Our results with PK-A and PK-C modulators prompted us to test whether CBD affects the biophysical properties of Nav1.5 through this pathway. Notably, CBD has little to no affinity for endocannabinoid receptors (Thomas et al., 1998). We investigated the possible protective effect of CBD against the deletrious effects of high glucose through this signaling pathway because CBD protects against high glucose-induced gating changes in Nav1.5 (Fouda et al., 2020a). In addition, CBD attenuates the diabetes-induced inflammation and subsequent cardiac fibrosis through inhibition of phosphorylation enzymes (such as MAPKs) (Rajesh et al., 2010). Our results suggest that CBD alleviates the inflammation/activation of PK-A or PK-C induced biophyscial changes (Figure 4). Our findings are consistent with the anti-inflammatory, anti-oxidant, and anti-tumor effects of CBD via inhibition of PK-A and PK-C signaling (Seltzer et al., 2020). The incomplete protective effects of PK-A and PK-C inhibitors compared to the CBD effect against the inflammation-induced gating changes in Nav1.5 could be attributed to the direct inhibitory effect CBD has on Nav1.5 (Ghovanloo et al., 2018; Fouda et al., 2020a), among other possible contributing pathways, including phosphorylation. These potential mechanisms need further investigation.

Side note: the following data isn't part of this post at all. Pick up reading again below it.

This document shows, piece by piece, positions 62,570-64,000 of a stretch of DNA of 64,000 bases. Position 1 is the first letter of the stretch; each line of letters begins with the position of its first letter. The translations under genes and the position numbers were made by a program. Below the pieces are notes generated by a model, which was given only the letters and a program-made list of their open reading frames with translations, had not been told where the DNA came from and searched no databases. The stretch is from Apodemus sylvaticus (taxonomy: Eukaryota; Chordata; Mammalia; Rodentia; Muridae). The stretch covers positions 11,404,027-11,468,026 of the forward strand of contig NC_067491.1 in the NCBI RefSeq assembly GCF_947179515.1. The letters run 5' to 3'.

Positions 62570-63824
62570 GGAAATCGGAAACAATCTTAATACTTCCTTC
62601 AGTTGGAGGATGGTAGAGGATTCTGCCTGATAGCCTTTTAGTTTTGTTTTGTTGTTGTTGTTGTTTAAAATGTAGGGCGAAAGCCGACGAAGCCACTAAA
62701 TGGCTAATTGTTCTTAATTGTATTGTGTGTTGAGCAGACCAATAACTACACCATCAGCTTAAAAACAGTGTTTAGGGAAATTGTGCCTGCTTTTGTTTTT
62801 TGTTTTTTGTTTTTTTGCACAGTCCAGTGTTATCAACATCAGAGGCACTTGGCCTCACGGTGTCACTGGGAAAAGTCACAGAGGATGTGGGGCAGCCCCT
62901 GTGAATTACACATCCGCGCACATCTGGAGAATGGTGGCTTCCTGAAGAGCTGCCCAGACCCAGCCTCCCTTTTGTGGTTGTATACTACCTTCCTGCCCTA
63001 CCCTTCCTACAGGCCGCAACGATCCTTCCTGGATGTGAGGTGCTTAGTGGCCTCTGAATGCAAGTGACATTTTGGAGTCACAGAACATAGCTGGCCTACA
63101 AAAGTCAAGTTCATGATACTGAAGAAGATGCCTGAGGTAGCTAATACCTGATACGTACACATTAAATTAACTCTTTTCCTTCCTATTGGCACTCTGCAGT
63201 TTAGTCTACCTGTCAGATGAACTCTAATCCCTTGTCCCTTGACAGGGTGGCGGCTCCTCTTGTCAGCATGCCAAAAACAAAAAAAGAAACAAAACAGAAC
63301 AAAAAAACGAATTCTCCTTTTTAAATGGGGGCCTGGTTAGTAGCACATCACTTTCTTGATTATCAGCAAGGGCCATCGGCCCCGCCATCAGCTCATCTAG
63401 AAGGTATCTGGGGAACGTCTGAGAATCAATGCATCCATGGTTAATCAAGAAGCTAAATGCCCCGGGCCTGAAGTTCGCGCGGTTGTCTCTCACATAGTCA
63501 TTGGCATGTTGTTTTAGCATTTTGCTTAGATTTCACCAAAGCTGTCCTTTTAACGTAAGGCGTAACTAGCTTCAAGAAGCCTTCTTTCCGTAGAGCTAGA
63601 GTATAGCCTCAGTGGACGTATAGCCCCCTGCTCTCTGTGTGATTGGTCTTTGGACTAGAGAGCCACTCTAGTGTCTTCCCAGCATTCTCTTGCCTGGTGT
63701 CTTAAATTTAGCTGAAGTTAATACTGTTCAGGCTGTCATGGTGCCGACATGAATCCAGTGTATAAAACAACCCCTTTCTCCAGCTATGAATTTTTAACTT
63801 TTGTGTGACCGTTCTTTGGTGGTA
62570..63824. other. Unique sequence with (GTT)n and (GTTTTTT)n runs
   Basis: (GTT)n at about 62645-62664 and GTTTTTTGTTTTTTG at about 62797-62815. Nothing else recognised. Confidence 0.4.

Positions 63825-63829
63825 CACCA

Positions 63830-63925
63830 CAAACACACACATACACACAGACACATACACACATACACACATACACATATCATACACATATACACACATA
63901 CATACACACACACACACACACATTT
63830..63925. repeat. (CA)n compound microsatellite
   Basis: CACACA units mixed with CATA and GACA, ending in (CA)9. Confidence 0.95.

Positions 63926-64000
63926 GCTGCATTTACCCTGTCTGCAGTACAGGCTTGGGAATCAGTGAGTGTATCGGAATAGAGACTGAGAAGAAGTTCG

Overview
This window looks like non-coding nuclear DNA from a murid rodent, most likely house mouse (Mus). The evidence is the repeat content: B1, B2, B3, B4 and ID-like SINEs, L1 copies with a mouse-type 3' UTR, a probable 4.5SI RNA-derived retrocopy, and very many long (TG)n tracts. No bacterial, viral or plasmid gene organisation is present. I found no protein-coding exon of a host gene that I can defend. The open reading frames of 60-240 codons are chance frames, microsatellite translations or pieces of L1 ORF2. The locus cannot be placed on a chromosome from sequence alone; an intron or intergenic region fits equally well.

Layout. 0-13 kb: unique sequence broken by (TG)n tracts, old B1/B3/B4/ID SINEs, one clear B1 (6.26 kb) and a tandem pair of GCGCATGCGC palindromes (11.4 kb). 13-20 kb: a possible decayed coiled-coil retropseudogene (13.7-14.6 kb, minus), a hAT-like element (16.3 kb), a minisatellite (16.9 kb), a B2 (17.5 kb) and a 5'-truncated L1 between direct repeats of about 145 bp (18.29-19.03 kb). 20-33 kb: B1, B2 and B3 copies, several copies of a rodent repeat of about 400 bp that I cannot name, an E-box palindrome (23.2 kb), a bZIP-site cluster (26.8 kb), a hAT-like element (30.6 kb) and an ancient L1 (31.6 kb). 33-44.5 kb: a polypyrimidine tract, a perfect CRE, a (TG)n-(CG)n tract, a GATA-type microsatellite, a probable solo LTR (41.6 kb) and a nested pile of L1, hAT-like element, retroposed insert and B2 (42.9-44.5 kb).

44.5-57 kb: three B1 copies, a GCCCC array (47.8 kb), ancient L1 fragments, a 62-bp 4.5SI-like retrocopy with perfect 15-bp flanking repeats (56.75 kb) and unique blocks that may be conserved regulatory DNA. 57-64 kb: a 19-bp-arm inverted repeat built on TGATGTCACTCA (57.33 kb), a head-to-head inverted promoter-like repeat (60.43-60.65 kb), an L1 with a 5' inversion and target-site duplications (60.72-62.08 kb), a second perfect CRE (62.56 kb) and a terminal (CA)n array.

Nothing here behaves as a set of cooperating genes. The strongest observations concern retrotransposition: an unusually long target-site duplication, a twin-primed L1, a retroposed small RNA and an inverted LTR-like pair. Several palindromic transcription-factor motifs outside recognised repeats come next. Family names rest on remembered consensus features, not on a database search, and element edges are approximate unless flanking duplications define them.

Interestingly, E2 directly inhibits Nav and exerts anti-inflammatory effects (Wang et al., 2010; Iorga et al., 2017). We found that E2, similar to CBD, rescues the effects of high-glucose, inflammation, and activation of PK-A or PK-C (Figures 68). Our results are consistent with other reports showing the cardioprotective effects of E2 by increasing angiogenesis, vasodilation, and decreasing oxidative stress and fibrosis (Iorga et al., 2017). Although the role of E2 in arrhythmias is controversial, many studies support the anti-arrythmic effects of E2 because of its effects on the expression and function of cardiac ion channels (Odening and Koren, 2014; Iorga et al., 2017). Notably, E2 stabilizes Nav fast inactivation and reduces INap, similar to CBD (Wang et al., 2010). Further, E2 reduces the oxidative stress and the inflammatory reponses by inhibiting PK-A and PK-C-mediated signaling pathways (Viviani et al., 2002; Mize et al., 2003). Notably, CHO cells endogenously express E2 receptors alpha and beta (Thomas et al., 2003). It is important to note that E2 activates intracellular signals by two pathways: genomic (Hall and Korach, 2002) or nongenomic activation (Watson et al., 2007). E2 binds to the intracellular E2 receptors (ERs) in the cytosol or nucleus controling the gene expression in the genomic pathway while it activates fast intracellular signals through the non-genomic pathway (Zhang et al., 2012). E2 affects the ion channel function via a non-genomic mechanism such as transient receptor potential vanilloid receptor 1 (Xu et al., 2008), calcium channels (Lee et al., 2002) and Nav (Wang et al., 2013). In addition, our findings are consistent with others showing that E2 affects Nav in a concentration-dependent, rapid, reversible manner and dependent on a PKC–PKA signaling pathway (Wang et al., 2013).